Is it the truth or is it a whitewash? That’s the question rank-and-file members of the International Brotherhood of Teamsters ought to be asking in the wake of the release of the public portion of a new report prepared for the union, concluding that the IBT is free of organized crime. Union leadership, beginning with President James P. Hoffa, couldn’t be happier. But there’s an unpleasant reality: The report is in conflict with an earlier one released over a year ago. The extent to which the Teamsters can sway skeptics will determine how soon, if at all, the federal government will lift its more than decade-and-a-half of surveillance.
The new report, released on July 14, was prepared under the supervision of Ed McDonald, a former federal prosecutor and now a partner with the Dechert law firm in New York City. The Teamsters hired McDonald, who previously had led the Organized Crime Strike Force for the Eastern District of New York, as part of its campaign to get a clean bill of health from the federally-approved Independent Review Board (IRB). The IRB had been set up in the aftermath of a 1989 out-of-court settlement of a civil RICO filed by the Justice Department. Union officials are pointing to the findings as vindication of their view that this monitoring no longer is needed. But the study may be hiding as much as it is revealing.
In April 2004, another study, also prepared at the union’s request, was released. The lead person in that effort was Edwin Stier, a prominent Washington, D.C. lawyer and former federal prosecutor who’d led the Justice Department’s successful cleanup of northern New Jersey’s notorious Teamsters Local 560. When Hoffa took over as Teamsters president in 1999, one of the first things he did was hire Stier. Stier and his staff in response put together an internal cleanup proposal called RISE (Respect, Integrity, Strength and Ethics). Some five years and $15 million later, on April 28, 2004, Stier and his entire team of investigators and lawyers resigned, charging that Hoffa had “backed away” and “inexplicably retreated” from the union’s commitment to fight corruption. In his resignation letter, Stier stated he had “substantial reliable information that organized crime again threatens the union.” He specifically cited top Hoffa aide Carlow Scalf and certain Chicago-area Teamster officials as subverting the investigation. Scalf himself has a checkered past; as a Detroit-area Teamster boss, he’d been suspended from the Teamsters for 60 days for allegedly embezzling nearly $70,000.
Stier isn’t about to clam up now that that the McDonald report is out. Calling it a “whitewash,” he points to the report’s omission of any mention that officials at Chicago’s Local 727 have allegedly bilked millions of dollars from union dental benefit funds. Stier also notes that the new report did not discuss allegations that a foreman in the city’s Hired Truck Program solicited bribes and made as much as $90,000 a year on the side by secretly owning a truck used in the program. Cleaning up a union, as Stier learned first-hand from the Local 560 experience, is an arduous process. The prosecutions and reforms in that instance originally had been estimated at 18 months, but wound up taking 12 years.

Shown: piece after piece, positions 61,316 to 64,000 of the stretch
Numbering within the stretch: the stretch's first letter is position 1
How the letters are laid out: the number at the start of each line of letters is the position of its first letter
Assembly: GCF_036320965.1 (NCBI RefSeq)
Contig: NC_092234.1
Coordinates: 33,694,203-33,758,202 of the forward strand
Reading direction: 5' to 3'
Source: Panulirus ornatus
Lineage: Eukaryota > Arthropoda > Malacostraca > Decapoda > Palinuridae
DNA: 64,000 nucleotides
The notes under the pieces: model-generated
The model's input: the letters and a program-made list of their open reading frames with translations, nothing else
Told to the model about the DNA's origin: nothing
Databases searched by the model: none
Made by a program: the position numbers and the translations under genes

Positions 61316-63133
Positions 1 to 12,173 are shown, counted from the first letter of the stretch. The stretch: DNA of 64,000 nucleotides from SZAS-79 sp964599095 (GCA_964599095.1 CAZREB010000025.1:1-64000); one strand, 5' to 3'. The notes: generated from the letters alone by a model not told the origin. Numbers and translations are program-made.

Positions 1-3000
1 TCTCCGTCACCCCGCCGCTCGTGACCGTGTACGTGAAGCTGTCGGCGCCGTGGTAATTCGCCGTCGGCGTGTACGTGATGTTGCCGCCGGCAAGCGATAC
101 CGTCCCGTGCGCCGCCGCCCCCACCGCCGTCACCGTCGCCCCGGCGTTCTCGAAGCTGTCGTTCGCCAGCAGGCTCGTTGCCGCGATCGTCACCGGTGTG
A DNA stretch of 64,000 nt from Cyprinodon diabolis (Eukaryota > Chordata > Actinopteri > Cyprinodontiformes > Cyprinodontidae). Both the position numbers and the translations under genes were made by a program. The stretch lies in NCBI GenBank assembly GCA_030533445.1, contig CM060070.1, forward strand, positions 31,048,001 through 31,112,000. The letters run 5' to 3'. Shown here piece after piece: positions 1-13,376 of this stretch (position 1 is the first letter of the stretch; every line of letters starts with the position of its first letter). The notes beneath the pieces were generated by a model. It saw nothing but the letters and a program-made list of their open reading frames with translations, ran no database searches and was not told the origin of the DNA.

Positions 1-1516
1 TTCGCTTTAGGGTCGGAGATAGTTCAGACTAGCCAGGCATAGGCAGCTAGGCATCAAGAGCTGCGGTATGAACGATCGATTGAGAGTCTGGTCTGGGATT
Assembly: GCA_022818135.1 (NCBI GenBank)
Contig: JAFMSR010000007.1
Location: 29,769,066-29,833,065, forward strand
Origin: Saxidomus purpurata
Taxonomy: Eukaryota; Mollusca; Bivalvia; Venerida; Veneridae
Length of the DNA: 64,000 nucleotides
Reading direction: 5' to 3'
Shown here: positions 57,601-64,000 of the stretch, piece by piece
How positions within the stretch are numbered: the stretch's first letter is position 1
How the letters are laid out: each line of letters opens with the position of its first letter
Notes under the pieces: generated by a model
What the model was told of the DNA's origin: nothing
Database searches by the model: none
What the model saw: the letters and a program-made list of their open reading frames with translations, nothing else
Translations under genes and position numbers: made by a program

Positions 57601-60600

Teamsters officials – hardly a surprise – stand by the McDonald report. Pat Szymanski, the union’s general counsel, claims Stier did not accomplish what he was hired to do, and was replaced because he no longer could be trusted to do the job. His replacement, McDonald, used even stronger language. “We found that everything he (Stier) did was wrong,” he said. “We disagree with his conclusions.” He added that the Justice Department was dissatisfied with the code of conduct proposed in the Stier report. Stier, in response, strongly disputes the charge. “The board (IRB) had seen the draft,” he noted. “There was never a rejection of this document by the federal government.”
It is far from certain as to which version of the story will gain the upper hand. But it is of more than passing curiosity that the union would move so quickly to discredit a half-decade-long reform effort because it didn’t like the conclusions or the recommendations. Stier believes the Teamsters were desperate to discount the findings, while looking respectable. “It became clear that Jim Hoffa was beginning to succumb to…pressure in Chicago,” he noted. As the union gears up for its fall elections, union rank and file can be sure to hear a whole lot of Hoffa’s side of the story – and not too much of Stier’s. (Chicago Tribune, 7/14).